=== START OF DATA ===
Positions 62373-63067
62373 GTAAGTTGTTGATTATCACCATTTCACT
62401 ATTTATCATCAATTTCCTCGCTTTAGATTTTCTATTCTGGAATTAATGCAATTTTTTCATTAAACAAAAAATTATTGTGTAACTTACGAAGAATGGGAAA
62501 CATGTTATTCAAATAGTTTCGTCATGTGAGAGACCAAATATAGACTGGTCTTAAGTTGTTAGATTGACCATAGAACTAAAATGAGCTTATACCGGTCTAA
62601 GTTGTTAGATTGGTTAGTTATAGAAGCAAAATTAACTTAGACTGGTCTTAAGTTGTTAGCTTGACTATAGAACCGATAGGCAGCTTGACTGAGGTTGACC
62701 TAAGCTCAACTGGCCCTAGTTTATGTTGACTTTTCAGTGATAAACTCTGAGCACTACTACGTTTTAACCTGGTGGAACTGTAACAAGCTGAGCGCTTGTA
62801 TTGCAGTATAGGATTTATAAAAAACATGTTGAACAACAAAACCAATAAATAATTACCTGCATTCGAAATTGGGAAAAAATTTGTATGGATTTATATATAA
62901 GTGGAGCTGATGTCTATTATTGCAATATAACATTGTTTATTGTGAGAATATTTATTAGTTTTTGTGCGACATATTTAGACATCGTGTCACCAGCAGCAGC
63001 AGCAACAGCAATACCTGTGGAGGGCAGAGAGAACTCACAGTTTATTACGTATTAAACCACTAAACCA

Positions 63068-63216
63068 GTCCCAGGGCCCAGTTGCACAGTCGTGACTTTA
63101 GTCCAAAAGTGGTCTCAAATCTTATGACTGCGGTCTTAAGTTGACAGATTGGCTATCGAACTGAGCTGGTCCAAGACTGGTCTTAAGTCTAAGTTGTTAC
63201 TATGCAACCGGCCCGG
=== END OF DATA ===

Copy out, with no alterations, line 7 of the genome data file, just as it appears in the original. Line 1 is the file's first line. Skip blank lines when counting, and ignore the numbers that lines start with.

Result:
62801 TTGCAGTATAGGATTTATAAAAAACATGTTGAACAACAAAACCAATAAATAATTACCTGCATTCGAAATTGGGAAAAAATTTGTATGGATTTATATATAA